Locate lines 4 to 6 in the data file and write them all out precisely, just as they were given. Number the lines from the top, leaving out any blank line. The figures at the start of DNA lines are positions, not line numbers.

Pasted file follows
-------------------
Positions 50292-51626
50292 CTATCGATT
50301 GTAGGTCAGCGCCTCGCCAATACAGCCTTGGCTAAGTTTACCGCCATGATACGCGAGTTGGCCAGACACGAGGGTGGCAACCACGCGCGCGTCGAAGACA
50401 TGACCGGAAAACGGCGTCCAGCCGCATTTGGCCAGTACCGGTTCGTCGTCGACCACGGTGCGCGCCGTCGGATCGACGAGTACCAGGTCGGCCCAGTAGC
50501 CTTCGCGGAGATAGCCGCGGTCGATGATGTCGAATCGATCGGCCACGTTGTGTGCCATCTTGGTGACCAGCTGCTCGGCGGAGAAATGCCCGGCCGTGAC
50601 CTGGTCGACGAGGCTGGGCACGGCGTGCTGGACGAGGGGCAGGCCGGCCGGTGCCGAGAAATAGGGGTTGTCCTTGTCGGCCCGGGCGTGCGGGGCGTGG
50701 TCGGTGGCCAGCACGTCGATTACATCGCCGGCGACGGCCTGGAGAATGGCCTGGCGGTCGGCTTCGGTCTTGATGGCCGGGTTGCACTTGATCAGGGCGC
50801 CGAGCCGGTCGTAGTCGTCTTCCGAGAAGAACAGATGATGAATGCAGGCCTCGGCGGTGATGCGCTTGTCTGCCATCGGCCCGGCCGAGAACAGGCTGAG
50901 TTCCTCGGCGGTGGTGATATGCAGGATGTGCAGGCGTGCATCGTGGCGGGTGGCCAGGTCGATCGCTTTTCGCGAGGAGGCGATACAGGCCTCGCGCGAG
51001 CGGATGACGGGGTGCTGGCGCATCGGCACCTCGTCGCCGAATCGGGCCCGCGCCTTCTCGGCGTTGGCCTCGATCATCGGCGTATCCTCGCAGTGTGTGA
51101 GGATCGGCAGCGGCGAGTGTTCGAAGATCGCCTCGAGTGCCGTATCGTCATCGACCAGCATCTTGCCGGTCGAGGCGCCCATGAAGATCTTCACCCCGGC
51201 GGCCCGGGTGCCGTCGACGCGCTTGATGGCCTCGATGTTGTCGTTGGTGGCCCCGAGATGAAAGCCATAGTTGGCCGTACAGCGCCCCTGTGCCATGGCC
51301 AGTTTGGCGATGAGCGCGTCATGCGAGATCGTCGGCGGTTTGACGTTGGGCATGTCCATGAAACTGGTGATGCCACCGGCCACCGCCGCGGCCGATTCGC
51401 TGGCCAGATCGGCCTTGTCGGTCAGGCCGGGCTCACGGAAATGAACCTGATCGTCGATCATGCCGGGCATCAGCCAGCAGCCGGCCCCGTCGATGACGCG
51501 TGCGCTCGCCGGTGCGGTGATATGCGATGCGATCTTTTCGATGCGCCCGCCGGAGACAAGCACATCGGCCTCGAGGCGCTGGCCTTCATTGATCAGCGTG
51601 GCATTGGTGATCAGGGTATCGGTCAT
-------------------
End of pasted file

50401 TGACCGGAAAACGGCGTCCAGCCGCATTTGGCCAGTACCGGTTCGTCGTCGACCACGGTGCGCGCCGTCGGATCGACGAGTACCAGGTCGGCCCAGTAGC
50501 CTTCGCGGAGATAGCCGCGGTCGATGATGTCGAATCGATCGGCCACGTTGTGTGCCATCTTGGTGACCAGCTGCTCGGCGGAGAAATGCCCGGCCGTGAC
50601 CTGGTCGACGAGGCTGGGCACGGCGTGCTGGACGAGGGGCAGGCCGGCCGGTGCCGAGAAATAGGGGTTGTCCTTGTCGGCCCGGGCGTGCGGGGCGTGG